The former champion dancer, pictured left, said that powerful figures tried to scupper her coaching career after she stopped dancing, as they did not want a woman in a senior role.
Shirley also said that bullying is still an issue today and that she is “pretty close” to naming and shaming those responsible.
On Desert Island Discs she revealed she faced criticism about her weight and shape throughout her career, to the extent she became a “yo-yo dieter”.
But the harshest treatment came soon after giving birth to her son Mark in 1986, when her dance teacher told her: “I don’t want to see your stretch marks. I hate it when your skin is wobbling – you make people feel physically sick. You need to sort yourself out.”
She said she “compartmentalised” the remarks, only dealing with them through counselling after taking up coaching in 1996.
She told show host Lauren Laverne about “immense bullying in the industry from men at the top”. She added: “They were stopping my work”, telling couples they would never progress if she taught them.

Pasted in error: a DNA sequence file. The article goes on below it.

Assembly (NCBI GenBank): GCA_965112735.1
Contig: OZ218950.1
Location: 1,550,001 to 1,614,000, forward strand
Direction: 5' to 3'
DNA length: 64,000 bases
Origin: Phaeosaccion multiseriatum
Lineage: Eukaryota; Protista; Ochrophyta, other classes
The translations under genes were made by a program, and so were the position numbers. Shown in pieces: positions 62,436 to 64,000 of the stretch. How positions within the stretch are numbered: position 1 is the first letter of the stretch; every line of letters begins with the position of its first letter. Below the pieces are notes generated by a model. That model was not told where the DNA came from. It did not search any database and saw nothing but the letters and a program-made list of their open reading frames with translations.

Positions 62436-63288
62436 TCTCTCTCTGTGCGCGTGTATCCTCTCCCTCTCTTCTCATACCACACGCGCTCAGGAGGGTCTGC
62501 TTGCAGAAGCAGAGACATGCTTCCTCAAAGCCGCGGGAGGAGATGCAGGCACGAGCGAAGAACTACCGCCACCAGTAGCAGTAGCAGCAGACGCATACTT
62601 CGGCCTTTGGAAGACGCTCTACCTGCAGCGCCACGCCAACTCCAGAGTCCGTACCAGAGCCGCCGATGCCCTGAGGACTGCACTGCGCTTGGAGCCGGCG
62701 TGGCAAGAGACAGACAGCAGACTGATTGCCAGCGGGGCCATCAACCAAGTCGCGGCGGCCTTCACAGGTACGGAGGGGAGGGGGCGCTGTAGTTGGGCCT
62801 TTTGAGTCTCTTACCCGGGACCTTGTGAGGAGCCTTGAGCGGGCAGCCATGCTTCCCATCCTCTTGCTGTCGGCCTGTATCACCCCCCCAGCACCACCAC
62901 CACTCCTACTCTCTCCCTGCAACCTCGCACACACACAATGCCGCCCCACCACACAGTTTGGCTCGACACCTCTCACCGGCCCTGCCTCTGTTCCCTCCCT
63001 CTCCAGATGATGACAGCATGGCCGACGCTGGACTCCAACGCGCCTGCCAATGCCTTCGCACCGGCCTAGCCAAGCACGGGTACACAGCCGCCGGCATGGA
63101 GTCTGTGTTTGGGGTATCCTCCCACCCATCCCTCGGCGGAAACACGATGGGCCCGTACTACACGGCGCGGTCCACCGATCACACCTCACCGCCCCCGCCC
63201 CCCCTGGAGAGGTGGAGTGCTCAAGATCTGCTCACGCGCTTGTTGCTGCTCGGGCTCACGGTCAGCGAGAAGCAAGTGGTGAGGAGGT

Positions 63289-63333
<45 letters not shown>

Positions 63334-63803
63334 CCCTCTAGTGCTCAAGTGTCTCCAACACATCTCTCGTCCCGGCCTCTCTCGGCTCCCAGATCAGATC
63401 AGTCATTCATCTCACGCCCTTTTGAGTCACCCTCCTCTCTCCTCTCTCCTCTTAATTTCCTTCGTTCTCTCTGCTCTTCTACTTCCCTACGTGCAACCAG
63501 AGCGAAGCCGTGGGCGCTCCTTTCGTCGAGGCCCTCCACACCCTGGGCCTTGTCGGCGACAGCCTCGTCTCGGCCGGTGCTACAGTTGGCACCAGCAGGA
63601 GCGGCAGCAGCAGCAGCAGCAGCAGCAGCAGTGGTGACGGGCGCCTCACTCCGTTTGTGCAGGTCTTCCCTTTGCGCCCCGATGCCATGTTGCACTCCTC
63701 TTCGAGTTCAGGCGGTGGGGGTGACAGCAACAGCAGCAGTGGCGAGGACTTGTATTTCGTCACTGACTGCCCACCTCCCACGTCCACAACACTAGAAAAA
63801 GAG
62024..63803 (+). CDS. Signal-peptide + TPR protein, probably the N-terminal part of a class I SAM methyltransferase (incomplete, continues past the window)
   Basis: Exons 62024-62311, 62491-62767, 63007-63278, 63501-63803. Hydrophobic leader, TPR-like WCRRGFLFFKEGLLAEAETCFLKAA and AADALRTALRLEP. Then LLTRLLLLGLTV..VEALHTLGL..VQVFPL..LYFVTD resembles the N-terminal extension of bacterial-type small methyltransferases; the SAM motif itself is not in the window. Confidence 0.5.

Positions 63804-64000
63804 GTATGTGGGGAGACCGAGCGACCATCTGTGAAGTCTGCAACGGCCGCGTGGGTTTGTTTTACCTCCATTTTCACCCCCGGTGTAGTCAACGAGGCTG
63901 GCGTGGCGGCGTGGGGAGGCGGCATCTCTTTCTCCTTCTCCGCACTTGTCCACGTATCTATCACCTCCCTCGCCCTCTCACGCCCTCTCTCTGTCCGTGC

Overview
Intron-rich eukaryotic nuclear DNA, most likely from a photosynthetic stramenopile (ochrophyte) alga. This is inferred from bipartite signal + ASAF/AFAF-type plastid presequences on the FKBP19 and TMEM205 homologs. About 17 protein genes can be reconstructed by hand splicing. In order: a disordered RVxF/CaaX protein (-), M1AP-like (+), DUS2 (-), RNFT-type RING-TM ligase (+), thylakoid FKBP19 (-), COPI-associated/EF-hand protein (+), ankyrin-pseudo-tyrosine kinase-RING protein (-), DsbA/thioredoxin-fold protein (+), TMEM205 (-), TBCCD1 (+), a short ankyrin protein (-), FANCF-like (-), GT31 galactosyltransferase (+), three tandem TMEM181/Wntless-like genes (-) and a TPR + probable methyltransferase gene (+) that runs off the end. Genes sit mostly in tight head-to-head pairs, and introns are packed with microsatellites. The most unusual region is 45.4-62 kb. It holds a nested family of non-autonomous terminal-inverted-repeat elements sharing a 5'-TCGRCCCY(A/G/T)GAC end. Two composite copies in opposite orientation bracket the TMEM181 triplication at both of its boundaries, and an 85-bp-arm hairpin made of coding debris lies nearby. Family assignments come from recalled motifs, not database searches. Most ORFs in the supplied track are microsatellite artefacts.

“There was an awful lot of things going on like that for no particular reason, other than they did not want a woman in any high places.
“I don’t think it’s much better today. I still think bullying goes on. I don’t know how people get away with it until it becomes name and shame. I am pretty close to doing that.”
Regarding her resurgence, Shirley, 63, said, “fortunately something aligned” when she was asked to replace her friend and former teacher Len Goodman to become Strictly’s head judge in 2017.
She said: “So thank you very much to all the bullies in my industry – and you know who you are. Thank you because you gave me a platform and a job that I sincerely love and adore.”
Among the discs Shirley would take to a desert island were Ring Of Fire by Johnny Cash and Smells Like Teen Spirit by Nirvana.